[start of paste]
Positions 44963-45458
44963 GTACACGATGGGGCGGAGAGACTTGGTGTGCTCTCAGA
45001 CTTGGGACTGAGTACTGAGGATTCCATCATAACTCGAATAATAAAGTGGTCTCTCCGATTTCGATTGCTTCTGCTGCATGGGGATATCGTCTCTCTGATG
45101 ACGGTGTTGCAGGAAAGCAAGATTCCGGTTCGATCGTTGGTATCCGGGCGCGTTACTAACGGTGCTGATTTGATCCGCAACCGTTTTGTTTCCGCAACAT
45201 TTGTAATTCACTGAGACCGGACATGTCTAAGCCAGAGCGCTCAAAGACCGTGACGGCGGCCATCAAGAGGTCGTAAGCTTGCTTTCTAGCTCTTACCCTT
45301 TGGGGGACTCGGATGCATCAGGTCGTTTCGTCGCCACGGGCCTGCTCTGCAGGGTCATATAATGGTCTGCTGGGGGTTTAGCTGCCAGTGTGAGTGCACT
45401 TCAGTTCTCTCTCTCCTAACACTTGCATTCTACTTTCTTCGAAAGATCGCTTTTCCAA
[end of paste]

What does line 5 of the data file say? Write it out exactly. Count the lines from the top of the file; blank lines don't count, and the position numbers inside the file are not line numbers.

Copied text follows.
45201 TTGTAATTCACTGAGACCGGACATGTCTAAGCCAGAGCGCTCAAAGACCGTGACGGCGGCCATCAAGAGGTCGTAAGCTTGCTTTCTAGCTCTTACCCTT